Stahlhuth 1912 / Jann 2002 Organ
St. Martin’s Church, Dudelange, Luxembourg
Influences1.-3. Introduction, Passacaglia and Fugue, Op.149, Healey Willan (1880–1968)
4. Ride in a High-Speed Train, Ad Wammes (b.1953) – (world premiere recording featured in The Diapason.)
5. Pastorale, Philip Moore (b.1943) – (commission and world premiere recording)
6.-9. Symphonie-Passion, Op. 23, Marcel Dupré (1886–1971) Introduction, Passacaglia, and Fugue, Op. 149, (1916) in E-flat Minor is the result of a challenge to Willan from a friend who stated that only a German mind could write a superb passacaglia. The entire work is indeed steeped in turn-of-the-previous-century German Romanticism, especially from composers with a strong interest in classic forms and counterpoint such Josef Rheinberger (1839–1901) or Max Reger (1873–1916). Scholars have also noted the influence of the organ Willan played at the time by the French Canadian firm Casavant, with its rich, symphonic capabilities and plethora of foundation tone—characteristics also applicable then, albeit in their own ways, to organs in many parts of Germany. This monumental work’s German influence is explored both in interpreration and in registration, bolstered by the Dudelange organ’s extraordinary German Romantic side. Ride in a High Speed Train by Dutch composer Ad Wammes was originally composed in 1993 for a mechanical dance organ in Amsterdam, named “The Busy Drone.” His transcription of this piece for solo organ was completed in 2011, and here receives its premiere commercial recording. Pastorale by renowned English composer, organist, and choirmaster Philip Moore was commissioned for this recording project. Moore has composed works for organ, instrumental ensembles, and over 300 choral titles. Having held positions at Eton College, Canterbury and Guildford Cathedrals, he most prominently held the position of Master of Music at York Minster for 25 years. In the words of the composer, “as the name implies, pastorales are usually gentle in character, with more than a hint of the countryside. This particular work is based on two themes, heard at the start of the piece, which are developed in various ways. The peaceful opening gives little hint of the middle of the work, which is more anguished and intense. The final section, however, subsides into rest and tranquility.” One the greatest virtuoso organists, improvisers, and organ pedagogues of his time, Marcel Dupré’s nearly 30 years as organ professor at the Paris Conservatoire yielded much influence on some of the most important organists of the following generations. He originally created the Symphonie-Passion Op. 23 as an improvisation during a concert at Philadelphia’s Wanamaker Department Store (now Macy’s) in his 1921 American tour. Key to Dupré’s improvisation were four musical themes he received at that concert, several of which were Gregorian chants. In his memoirs, he wrote that he played that evening, “In a state of exaltation I have rarely experienced.” At over 35 minutes duration, it is a powerful, profound journey, with its American orchestral and French symphonic sides, via the Dudelange organ’s extraordinary capabilities, explored in rare combination on this recording.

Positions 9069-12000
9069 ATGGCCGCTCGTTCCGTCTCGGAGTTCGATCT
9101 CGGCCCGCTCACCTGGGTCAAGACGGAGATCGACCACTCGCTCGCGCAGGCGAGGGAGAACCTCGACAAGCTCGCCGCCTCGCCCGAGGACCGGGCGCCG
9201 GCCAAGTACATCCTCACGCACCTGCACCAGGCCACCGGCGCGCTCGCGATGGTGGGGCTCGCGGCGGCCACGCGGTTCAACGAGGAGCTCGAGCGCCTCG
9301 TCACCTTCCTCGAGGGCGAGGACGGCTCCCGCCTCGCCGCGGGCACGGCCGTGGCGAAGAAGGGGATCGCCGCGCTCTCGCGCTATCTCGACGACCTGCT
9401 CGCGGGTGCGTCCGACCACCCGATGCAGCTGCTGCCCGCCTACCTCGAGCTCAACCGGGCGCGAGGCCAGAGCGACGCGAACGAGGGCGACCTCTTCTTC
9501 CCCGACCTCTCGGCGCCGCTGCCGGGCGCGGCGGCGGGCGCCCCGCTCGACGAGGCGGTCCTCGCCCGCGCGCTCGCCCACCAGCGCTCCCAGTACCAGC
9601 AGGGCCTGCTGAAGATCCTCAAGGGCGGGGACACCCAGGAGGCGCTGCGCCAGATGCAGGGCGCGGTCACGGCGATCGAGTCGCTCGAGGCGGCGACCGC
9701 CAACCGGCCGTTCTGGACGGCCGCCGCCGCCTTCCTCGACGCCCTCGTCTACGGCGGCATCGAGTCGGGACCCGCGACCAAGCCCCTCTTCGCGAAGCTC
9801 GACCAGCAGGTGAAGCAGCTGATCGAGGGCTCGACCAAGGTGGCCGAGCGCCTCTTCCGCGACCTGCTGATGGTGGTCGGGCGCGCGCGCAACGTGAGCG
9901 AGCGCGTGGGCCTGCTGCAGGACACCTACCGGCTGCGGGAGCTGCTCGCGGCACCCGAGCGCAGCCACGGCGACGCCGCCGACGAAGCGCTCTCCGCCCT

Lauded as “one of the brightest younger artists in the field today” (The Diapason), Jonathan Ryan’s performances consistently elicit acclaim for his “considerable depth of musicianship, imagination, and passion” (The Journal of the Association of Anglican Musicians), “great sensitivity within the composer’s spirit” (Frankfurter Neue Presse), “sense of architecture” (The Diapason), and “communicative playing” (Choir & Organ). Mr. Ryan holds the rare distinction of six First Prize awards at major international and national organ competitions. As a concert artist, Mr. Ryan’s solo engagements have taken him to numerous prominent venues and festivals throughout the United States and Europe, including St. Paul’s Cathedral in London, the Nicolaikirche in Leipzig, the Cathédrale St-André in Bordeaux, international organ festivals in Zürich, Hamburg, Lübeck, Konstanz, the Piccolo Spoleto Festival’s prestigious Spotlight Series (Charleston, SC), the Eccles Organ Festival (Salt Lake City), and the inaugural organ concert series at the Cathedral of Christ the Light in Oakland. He performed two recitals at the 2014 Boston National Convention of the American Guild of Organists, and recitals, including opening and closing, at three National Conventions of the Organ Historical Society. His performances have also been featured on the nationally syndicated American radio programs Pipedreams and With Heart and Voice. Born into a musical family in Charlotte, North Carolina, Mr. Ryan started playing the organ at age eight. He holds degrees from the Cleveland Institute of Music and the Eastman School of Music. Additionally, he is a Fellow of the American Guild of Organists and holds the Choirmaster certificate with the Choirmaster Prize. This is his Acis debut.
Reviews:“Jonathan Ryan is one of the rising stars of the American organ scene, with no fewer than six national and international first prizes under his belt. Little wonder, with such a bomb-proof technique: Ryan’s ability to play complex multi-voiced passages with a near-perfect legato is especially impressive…Further evidence of Ryan’s considerable technical prowess is evident in Ad Wammes’s transcendental, if typically quirky, Ride in a High Speed Train which…was written for performance by non-human means…
CHRIS BRAGG, Choir & Organ, July/August 2016, 4/5 Stars